The knee joint is one of the most used and stressed joints and its destruction is irreversible. Duke University researchers have developed a super-strong synthetic hydrogel Composite that could help replace defective cartilage in high-stress joints such as those in the knees.
As any athlete knows, the knee is one of the most stressed joints in the body. Keep in mind that every impact on the ground during a race puts stress on the knee equal to three to eight times the body weight. But after repeated trauma, overweight or age, the knee cartilage wears down and no longer acts as a shock absorber. In the US more than 790,000 knee prosthetics are implanted every year. However, these metal prostheses have a limited life span (maximum 20 years) and often lead to reduced mobility. For several years, researchers have therefore been trying to develop hydrogels that can replace the joint. This is a difficult objective, as the gel must be strong enough to support the body weight and flexible and lubricated enough to act as a shock absorber. The researchers at Duke University in North Carolina were able to combine precisely these a priori opposite qualities.
Stretched 100,000 times without bending or tearing
“A disc the size of a coin, although it consists of 60% water, can carry a weight of 100 pounds,” say Feichen Yang and colleagues in his article on Advanced Functional Materials. In tests, the disc could be stretched 100,000 times without deforming or tearing, a mechanical resistance comparable to the titanium prostheses currently in use. In addition, it is extremely wear-resistant and non-toxic to surrounding cells, the university reports.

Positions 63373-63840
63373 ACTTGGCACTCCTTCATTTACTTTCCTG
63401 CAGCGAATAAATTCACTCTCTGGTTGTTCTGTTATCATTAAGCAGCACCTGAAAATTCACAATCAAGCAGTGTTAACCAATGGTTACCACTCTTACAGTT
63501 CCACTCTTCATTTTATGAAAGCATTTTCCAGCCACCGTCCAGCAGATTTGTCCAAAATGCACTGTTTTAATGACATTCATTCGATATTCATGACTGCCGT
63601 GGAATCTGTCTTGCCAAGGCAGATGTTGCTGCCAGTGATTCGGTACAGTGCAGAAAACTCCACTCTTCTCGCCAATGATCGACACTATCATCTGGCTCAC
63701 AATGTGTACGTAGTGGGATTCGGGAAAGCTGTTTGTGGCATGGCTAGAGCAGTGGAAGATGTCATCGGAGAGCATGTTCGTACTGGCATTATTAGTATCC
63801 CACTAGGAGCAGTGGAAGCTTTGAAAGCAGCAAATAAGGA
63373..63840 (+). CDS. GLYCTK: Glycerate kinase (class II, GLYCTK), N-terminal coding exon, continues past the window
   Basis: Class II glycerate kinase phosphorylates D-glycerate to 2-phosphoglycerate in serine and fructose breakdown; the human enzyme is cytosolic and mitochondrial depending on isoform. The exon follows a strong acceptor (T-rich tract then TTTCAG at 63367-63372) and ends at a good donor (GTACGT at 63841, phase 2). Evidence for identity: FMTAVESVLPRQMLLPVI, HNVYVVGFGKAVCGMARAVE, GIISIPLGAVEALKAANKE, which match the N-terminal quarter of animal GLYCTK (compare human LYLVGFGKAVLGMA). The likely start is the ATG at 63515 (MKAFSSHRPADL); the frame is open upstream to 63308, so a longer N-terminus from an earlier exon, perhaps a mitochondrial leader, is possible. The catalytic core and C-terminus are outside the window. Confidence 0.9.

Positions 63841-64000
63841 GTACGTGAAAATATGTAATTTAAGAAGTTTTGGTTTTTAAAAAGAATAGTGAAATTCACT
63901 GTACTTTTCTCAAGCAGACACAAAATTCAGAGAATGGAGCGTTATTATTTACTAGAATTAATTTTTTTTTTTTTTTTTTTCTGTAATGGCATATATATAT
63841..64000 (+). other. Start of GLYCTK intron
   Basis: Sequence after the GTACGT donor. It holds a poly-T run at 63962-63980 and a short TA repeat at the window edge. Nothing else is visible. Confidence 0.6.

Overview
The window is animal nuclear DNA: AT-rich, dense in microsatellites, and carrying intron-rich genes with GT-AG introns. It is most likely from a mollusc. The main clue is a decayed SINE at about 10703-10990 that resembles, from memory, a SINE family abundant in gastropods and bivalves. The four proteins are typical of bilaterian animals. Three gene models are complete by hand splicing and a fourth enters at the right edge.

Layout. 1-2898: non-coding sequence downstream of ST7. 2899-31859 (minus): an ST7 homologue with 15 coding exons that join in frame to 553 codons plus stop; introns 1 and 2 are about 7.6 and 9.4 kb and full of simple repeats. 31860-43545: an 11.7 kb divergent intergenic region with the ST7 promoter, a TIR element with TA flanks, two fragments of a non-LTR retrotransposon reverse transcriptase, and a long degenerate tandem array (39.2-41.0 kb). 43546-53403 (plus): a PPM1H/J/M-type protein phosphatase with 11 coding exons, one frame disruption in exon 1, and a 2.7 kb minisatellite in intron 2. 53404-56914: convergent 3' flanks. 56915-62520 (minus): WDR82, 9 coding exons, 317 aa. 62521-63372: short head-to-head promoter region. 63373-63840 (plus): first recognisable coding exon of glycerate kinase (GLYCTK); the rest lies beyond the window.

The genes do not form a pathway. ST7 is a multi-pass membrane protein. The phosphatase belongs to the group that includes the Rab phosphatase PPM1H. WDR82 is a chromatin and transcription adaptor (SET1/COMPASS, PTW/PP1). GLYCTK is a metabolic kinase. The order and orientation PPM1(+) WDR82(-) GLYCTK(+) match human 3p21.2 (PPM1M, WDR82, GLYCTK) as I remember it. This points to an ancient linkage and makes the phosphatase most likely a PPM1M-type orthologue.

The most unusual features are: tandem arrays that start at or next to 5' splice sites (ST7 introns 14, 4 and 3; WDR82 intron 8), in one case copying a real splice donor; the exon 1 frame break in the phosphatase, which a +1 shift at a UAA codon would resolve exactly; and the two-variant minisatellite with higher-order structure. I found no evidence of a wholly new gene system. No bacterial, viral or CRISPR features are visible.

A network of interlaced polymers
The secret of this new hydrogel, which resembles a kind of gelatinous disc, lies in its structure. It consists of two networks of interlaced polymer wires, one of which is highly extensible in the form of “spaghetti”, while the other is more rigid in the form of “basket” and has negative charges that go through it. The former gives the material its strength, while the latter serves to resist compression as the negative charges repel each other. This is reinforced by a third web of cellulose fibers that reinforce the structure and prevent it from tearing when stretched. “It is this combination of three components that makes the structure flexible and rigid,” says Feichen Yang, the lead author of the study.
However, it will take at least three years before these prostheses are available for the new generation, the authors warn. The authors will perform tests on sheep to verify the feasibility of their concept.